Weeks before we came to Atiu, we had heard and read about George Mateariki, or “Birdman George”, as he is called on the island. He was put in charge of various bird recovery programs, like the one for the almost extinguished Rarotonga Flycatcher.
Another project he participated in was the reintroduction of the Kura, a brightly colored bird that became extinct on Atiu. Their beauty was also their demise: their brightly red colored feathers were used for the headdresses of the chieftains. Last year 26 of those birds were directly flown in from Rimatara, one of the remote Austral Islands in French Polynesia, where they only survived because the last queen protected the birds with a “Tapu” (taboo).
Luckily, we spotted four of these cute birdies that seem to be happy in their new home, some have even ventured out to nearby islands, 16 kilometers away.
Other birds we saw were the very rare and tiny Rarotongan Flycatcher, the also rare Chattering Kingfisher, and the beautifully speckled Pacific Golden Plover, various Fruits Doves, Pacific Wood Pigeon, Grey Ducks and a few others … It was so exciting waiting in silence, searching the canopy with our binoculars and being rewarded for our patience. Of course, George knew exactly which area or tree was a favorite of his birds.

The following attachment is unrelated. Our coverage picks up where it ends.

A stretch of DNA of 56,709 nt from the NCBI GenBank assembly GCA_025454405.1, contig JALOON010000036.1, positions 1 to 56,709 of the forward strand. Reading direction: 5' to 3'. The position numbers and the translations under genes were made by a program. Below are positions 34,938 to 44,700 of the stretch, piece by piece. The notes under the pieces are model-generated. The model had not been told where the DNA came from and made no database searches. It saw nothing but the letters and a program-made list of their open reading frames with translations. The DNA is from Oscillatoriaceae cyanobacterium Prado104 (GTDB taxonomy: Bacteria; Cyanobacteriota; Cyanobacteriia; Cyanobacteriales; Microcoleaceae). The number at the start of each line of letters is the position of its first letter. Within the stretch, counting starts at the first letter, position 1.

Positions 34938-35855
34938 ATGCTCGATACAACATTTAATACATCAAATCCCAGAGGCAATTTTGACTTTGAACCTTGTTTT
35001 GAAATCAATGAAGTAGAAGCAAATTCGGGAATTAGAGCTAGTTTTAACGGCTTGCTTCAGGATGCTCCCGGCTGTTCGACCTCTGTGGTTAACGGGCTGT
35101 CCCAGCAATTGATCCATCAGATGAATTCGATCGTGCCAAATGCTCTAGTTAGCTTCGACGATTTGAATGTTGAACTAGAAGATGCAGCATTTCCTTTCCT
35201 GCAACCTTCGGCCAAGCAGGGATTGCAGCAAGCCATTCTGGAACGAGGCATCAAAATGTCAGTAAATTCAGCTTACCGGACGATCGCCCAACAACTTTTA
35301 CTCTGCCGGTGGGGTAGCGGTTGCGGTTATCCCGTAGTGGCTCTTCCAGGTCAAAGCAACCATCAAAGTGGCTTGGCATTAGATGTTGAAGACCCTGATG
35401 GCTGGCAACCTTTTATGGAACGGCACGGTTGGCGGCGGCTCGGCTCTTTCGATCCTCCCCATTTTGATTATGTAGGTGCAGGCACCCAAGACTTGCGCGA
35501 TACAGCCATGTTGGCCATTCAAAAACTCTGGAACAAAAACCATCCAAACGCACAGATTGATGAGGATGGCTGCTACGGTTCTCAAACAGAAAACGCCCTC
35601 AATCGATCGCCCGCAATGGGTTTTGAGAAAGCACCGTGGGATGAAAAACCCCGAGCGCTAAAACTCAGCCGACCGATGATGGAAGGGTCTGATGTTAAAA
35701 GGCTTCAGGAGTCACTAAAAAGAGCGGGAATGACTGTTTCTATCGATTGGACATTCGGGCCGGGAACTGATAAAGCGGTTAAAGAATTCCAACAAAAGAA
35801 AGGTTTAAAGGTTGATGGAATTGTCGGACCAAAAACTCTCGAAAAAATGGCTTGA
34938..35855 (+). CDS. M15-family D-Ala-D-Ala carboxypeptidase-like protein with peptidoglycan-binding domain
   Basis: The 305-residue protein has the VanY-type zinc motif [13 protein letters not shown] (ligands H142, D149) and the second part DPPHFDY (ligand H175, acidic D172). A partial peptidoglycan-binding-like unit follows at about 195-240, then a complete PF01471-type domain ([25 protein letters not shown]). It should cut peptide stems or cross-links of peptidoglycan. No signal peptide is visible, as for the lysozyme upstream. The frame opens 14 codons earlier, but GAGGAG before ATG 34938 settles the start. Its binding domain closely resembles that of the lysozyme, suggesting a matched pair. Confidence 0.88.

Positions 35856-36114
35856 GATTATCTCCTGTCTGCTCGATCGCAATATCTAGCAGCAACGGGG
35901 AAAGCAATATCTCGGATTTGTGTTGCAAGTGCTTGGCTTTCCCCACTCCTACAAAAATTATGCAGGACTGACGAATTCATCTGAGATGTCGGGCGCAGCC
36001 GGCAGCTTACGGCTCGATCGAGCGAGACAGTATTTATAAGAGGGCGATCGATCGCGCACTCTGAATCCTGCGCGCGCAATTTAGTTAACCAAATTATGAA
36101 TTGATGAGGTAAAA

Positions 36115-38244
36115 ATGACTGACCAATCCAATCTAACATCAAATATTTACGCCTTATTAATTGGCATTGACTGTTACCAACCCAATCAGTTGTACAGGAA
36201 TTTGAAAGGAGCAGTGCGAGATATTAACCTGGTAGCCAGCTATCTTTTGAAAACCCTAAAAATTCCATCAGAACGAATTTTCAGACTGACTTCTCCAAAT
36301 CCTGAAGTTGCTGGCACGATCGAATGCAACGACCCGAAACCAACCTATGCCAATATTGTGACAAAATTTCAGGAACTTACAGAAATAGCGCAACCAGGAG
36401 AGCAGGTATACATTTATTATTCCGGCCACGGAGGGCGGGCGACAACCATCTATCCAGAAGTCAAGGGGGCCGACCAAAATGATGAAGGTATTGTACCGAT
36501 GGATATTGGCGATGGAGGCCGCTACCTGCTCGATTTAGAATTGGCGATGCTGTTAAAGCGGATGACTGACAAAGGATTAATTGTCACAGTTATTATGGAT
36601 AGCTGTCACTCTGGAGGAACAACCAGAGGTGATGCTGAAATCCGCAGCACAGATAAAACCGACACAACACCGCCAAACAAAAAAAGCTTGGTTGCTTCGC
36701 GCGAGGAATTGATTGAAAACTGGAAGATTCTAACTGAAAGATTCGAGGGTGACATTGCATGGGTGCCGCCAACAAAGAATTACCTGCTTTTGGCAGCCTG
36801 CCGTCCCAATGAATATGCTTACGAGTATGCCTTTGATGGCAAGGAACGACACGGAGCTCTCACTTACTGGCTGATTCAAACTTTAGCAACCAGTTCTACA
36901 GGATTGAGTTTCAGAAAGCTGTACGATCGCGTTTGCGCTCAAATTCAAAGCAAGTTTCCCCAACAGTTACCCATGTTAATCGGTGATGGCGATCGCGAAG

He also explained the use of various plants like “candlenuts”, which can be used as a candle or “Nui” fruits that smell like old cheese and are used as medicine. We further learned which tree was a native and which was introduced on the island and why.
The Minah bird from India was also a species introduced to fight a bug that was killing the palm trees. They did their job alright, but now, with no natural predator, these cheeky creatures turned into vegetarians, eating fruits and vegetables not meant for them, a real nuisance!
At the end of the afternoon, Birdman George took us to a nice beach where we enjoyed a very pleasant pick nick, with food cooked in an Umu, accompanied by many local fresh fruits. An Umu is a Polynesian specialty: stones are heated by putting them on top of burning wood, then the food is wrapped in banana leaves and left in the pit to be cooked, layers of banana leaves serve as regulators for the heat. This is a special treat that George offers his customers on Sundays.
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